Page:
How does this apply to Amendment B? Amendment B, in effect, selects one illustration of idolatrous behavior from Paul's long list of sins. It then applies an inflexible law, not to idolatry which Paul is addressing, but to all homosexual behavior without regard to the Christian faith or practice of the people being condemned. In the meantime, we allow ourselves selectively to ignore most of the rest of the list of sins. We thus draw the exact opposite conclusion that Paul drew. An evangelical conclusion from Romans I would be that we are accepted by God individually, not as a class of people. We are accepted in grace because of what Jesus Christ has done for our salvation. As forgiven sinners we are called to submit all of our relationships, including our sexuality, to God who alone is capable of judging us.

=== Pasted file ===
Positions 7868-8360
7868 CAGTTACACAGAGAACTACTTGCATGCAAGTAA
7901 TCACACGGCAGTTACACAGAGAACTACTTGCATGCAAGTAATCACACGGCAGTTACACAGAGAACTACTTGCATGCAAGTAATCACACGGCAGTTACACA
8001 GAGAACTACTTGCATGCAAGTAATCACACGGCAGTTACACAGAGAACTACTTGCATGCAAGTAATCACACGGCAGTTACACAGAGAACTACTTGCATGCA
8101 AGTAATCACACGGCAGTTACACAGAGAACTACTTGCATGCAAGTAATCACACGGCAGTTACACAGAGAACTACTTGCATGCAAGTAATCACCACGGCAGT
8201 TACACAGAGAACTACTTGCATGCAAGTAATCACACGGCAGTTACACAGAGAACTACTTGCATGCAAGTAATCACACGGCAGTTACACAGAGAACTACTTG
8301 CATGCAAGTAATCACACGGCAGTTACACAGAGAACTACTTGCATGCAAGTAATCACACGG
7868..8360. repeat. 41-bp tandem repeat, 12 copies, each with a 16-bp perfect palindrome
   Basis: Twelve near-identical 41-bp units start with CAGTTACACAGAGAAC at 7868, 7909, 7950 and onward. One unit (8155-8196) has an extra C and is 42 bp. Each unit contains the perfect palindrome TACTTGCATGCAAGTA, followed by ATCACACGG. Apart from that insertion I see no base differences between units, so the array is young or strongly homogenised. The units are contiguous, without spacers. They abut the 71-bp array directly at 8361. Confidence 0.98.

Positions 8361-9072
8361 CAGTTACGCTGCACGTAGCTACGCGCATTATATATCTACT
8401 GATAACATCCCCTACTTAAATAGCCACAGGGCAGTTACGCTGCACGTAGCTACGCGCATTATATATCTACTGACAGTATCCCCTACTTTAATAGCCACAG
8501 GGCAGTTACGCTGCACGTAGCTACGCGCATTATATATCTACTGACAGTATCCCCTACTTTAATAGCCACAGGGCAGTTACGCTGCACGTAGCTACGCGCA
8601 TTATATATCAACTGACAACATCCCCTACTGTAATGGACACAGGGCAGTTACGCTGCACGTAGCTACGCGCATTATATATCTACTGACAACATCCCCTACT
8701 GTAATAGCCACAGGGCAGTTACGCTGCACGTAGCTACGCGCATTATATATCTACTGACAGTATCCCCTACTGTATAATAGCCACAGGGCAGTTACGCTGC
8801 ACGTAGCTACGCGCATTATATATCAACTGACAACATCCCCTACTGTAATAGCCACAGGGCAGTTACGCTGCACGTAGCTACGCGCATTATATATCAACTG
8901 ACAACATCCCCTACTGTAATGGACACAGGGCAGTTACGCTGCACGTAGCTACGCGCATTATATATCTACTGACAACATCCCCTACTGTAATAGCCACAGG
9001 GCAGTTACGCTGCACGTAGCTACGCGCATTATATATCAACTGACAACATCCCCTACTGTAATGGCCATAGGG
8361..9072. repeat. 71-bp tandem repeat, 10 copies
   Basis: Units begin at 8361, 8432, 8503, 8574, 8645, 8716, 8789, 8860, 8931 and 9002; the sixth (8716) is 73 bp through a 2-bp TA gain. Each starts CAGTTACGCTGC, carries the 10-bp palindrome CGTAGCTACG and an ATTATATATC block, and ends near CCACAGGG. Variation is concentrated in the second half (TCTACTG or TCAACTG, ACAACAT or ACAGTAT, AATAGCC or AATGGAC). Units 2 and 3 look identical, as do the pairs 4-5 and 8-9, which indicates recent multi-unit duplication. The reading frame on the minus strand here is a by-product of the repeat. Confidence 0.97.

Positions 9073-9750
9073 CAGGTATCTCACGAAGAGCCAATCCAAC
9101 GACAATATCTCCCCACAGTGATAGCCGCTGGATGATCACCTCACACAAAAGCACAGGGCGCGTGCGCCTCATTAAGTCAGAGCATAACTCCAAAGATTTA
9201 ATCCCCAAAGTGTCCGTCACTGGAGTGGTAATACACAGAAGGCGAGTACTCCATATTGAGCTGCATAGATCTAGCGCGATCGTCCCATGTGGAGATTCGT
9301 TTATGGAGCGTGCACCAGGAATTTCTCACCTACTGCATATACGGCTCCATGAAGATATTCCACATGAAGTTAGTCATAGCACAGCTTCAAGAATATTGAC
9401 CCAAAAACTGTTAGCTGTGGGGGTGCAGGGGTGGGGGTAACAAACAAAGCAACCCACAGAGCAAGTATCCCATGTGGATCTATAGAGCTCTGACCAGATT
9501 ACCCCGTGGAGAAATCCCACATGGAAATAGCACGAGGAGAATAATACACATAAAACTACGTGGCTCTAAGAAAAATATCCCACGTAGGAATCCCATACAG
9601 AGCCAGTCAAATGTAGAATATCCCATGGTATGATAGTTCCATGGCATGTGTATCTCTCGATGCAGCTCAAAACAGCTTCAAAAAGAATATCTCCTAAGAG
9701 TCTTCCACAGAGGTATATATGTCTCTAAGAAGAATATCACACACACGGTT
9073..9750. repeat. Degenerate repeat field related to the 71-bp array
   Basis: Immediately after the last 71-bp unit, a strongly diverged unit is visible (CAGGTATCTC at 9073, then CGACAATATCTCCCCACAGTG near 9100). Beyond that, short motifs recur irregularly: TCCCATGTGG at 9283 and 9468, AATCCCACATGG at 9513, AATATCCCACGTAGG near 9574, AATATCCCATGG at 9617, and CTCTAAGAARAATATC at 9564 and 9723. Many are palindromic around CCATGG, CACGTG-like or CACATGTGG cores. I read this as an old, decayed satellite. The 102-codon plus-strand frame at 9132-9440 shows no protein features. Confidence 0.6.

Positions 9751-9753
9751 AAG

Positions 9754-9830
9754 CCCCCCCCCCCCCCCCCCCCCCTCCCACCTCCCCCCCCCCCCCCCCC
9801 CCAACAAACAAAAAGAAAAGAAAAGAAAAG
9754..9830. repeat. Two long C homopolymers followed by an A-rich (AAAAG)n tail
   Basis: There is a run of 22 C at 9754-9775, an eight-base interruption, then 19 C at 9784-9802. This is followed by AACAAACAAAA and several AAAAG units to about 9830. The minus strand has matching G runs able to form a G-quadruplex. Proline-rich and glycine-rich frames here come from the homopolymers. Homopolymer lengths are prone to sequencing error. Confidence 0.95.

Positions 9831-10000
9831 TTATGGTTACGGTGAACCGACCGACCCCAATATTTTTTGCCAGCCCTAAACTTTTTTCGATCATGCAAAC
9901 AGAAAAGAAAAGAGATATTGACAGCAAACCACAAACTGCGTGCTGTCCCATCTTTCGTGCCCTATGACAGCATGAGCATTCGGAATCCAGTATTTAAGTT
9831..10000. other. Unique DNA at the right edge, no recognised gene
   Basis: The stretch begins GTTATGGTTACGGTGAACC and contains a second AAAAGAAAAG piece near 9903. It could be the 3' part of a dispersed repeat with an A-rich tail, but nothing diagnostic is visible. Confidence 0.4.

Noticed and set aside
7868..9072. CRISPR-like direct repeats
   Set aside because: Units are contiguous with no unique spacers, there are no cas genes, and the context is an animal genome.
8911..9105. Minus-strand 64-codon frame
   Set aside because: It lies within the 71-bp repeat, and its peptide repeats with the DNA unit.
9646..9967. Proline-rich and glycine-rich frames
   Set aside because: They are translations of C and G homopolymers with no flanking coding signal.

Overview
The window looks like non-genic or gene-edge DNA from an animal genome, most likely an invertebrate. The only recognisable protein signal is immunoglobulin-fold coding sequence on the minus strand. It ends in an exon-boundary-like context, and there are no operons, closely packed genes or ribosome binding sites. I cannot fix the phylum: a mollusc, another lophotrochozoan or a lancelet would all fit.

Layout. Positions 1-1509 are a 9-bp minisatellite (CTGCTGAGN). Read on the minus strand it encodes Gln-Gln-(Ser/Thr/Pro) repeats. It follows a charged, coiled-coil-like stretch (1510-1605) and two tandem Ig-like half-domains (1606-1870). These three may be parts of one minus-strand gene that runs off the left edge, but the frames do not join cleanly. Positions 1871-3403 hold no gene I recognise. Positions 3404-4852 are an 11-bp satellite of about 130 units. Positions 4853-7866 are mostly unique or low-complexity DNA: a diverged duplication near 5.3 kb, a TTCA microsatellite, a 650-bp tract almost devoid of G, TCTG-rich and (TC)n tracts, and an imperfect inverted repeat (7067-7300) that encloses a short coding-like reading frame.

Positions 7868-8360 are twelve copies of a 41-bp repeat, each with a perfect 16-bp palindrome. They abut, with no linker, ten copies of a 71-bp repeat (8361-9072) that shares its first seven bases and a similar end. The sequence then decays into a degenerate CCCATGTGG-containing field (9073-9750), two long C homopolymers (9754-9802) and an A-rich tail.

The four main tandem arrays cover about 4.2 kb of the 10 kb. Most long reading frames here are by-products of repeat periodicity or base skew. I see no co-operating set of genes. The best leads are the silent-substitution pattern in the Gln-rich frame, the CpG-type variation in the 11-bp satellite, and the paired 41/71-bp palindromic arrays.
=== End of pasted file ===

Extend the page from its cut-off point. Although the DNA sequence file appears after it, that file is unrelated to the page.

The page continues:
There can be no doubt that Amendment B is directed at one class of people- those whose affectional orientation is to persons of the same sex. In a most unevangelical manner the Christian commitment of these persons and their individual behavior is ignored and they are all treated under one negative stereotype. The selective application of Amendment B was made very clear to the General Assembly which passed it. There was a Preface to Amendment B which explained its intent to the commissioners who voted on it. That Preface stated: "It is not the intention of this committee, through this recommendation to the presbyteries, to change anything in the church's present standards and polity in relation to divorce and remarriage." Thus, for heterosexuals there is an exemption from any "practice which the confessions call sin." But gay and lesbian persons are to feel the full force of the law.